Shakespeare on the Vineyard

Shakespeare for the Masses brings ‘Measure for Measure’ to the M.V. Playhouse this weekend.

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Amy Barrow and Emma Urban during a previous performance, "Measure for Measure." Courtesy Nicole Galland.

For 10 years now, the Martha’s Vineyard Playhouse has been offering up a series of dramatic readings called Shakespeare for the Masses. Conceived and created by Nicole Galland and Chelsea McCarthy, the series pares down the plays of the Bard to around an hour, heightens the humor — whether drama or comedy — and incorporates a narrator to fill in the gaps and provide some explanation and commentary.

This weekend, Ms. Galland and Ms. McCarthy and their regular troupe of actors will present the most problematical of Shakespeare’s problem plays, “Measure for Measure,” for two nights at the M.V. Playhouse. A problem play is characterized by a controversial topic and, generally, Shakespeare has withheld any judgement. “Measure for Measure” deals with puritanical legislation, hypocrisy around moral issues, and sexual harassment, among other things.

Ms. Galland explains the concept of a problem play, which is a more contemporary classification. “Problem play is not a term that existed in Shakespeare’s day. It means that a play sociologically is sort of problematic — not clearly a comedy or clearly a tragedy — and deals with contentious social issues where there’s no cut-and-dry moral universe.”

With this type of ambiguity, the team behind S. for the M. have been given the opportunity to inject some of their own thoughts through the voice of the narrator — or the folio, as they refer to that role.

Ms. Galland, who serves as the folio, says, “Because we have the narrator, we can comment on the plays and take a position on them in a way that the plays themselves can’t.”

And in this case, the creators have a lot to sink their teeth into. The theme of “Measure for Measure” is sort of summed up in one of its classic lines: “Some rise by sin, and some by virtue fall.” Ms. Galland and Ms. McCarthy see in the material plenty of opportunities to find parallels in our current state of affairs.

Says Ms. McCarthy: “When we were talking about what we wanted to do this time, ‘Measure for Measure’ just jumped out for us for being so timely. What’s great about this play is that we don’t even really need to point out the similarities to what’s happening today. When we were reworking it, we thought, ‘I can’t believe this is still going on.’”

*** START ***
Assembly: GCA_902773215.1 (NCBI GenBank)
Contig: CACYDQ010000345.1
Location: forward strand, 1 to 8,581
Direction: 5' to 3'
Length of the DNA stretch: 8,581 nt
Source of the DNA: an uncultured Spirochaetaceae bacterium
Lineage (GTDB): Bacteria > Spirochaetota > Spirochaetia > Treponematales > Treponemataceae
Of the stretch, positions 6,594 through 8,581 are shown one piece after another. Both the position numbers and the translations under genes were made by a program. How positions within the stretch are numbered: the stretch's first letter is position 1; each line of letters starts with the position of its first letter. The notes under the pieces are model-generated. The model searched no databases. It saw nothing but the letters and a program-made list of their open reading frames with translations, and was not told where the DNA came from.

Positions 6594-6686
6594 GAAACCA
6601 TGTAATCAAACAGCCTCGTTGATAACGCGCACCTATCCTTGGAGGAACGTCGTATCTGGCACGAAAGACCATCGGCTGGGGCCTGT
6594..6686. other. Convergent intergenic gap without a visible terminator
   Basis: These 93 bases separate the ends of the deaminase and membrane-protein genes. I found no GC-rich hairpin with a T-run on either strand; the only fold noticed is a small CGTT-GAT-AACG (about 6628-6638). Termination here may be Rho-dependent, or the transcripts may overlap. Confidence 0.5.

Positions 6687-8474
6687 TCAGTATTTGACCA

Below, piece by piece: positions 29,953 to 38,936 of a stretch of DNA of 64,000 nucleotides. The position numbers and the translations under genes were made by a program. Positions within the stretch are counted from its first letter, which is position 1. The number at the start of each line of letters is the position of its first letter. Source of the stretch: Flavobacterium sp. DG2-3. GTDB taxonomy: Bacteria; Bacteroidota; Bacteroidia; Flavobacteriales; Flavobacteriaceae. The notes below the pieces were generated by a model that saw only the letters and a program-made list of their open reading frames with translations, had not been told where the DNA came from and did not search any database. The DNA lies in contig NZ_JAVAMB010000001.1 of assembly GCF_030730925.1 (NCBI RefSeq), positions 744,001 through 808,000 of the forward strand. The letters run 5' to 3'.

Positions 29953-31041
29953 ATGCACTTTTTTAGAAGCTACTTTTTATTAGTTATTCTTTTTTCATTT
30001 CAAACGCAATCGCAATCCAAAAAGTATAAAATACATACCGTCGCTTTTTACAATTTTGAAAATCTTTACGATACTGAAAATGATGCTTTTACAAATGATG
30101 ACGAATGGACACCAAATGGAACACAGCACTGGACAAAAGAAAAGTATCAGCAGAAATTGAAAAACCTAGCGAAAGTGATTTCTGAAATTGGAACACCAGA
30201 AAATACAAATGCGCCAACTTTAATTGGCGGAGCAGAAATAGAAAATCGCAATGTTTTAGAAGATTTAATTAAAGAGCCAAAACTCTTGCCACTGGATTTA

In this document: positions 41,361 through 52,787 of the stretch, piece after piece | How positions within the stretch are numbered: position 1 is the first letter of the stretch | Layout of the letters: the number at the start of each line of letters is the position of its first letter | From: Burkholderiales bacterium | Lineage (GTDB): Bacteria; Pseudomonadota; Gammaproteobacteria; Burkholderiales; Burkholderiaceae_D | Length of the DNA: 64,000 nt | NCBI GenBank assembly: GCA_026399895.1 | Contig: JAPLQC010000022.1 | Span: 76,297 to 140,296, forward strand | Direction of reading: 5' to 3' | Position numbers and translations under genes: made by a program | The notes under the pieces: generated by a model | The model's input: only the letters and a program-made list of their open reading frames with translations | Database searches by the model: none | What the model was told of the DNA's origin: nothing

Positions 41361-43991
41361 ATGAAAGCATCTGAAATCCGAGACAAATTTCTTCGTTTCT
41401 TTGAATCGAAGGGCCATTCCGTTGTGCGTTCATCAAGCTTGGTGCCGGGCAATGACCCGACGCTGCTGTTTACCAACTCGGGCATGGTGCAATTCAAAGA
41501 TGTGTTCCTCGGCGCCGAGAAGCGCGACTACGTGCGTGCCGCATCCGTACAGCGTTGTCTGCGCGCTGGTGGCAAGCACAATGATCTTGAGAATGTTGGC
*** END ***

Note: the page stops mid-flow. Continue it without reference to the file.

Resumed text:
As always, the creators will add a lot of their considerable wit and humor to the production — without altering any of the dialogue. The S. for the M. team is known for adding some unorthodox elements to the work, and fitting in loads of topical references to the narration.

This is the fourth time that Shakespeare for the Masses has presented “Measure for Measure” to Island audiences. Each time they revisit a play, they rewrite and re-edit the work. This time, the creators found great material to mine for the production. “What makes it fun for us is that there are so many complicated characters, and complicated action and behavior. It’s fun for us and fun for the actors. Sometimes when you see a problem play performed on the stage, the producer has to make a choice which way the show will go. What’s perfect for us is that we don’t have to come up with one answer to what it’s about.”

Adds Ms. Galland, “In general, the plays work better for us when we can draw comparisons. We’ve become more comedically oriented as we’ve become more topical. In the beginning we were so desperate to prove that Shakespeare was relevant and fun. It was always enjoyable for us as Shakespeare nerds, and now I think bringing these shows into current events has made the experience fun for all types of audiences.”

 

Shakespeare for the Masses’ “Measure for Measure,” Saturday, Jan. 27, at 7 pm and Sunday, Jan. 28, at 1 pm at the Martha’s Vineyard Playhouse. Free. Cast includes Anna Yukevich, Molly Purves, Jill Macy, Xavier Powers, Scott Barrow, Chelsea McCarthy, and Amy Sabin Barrow.

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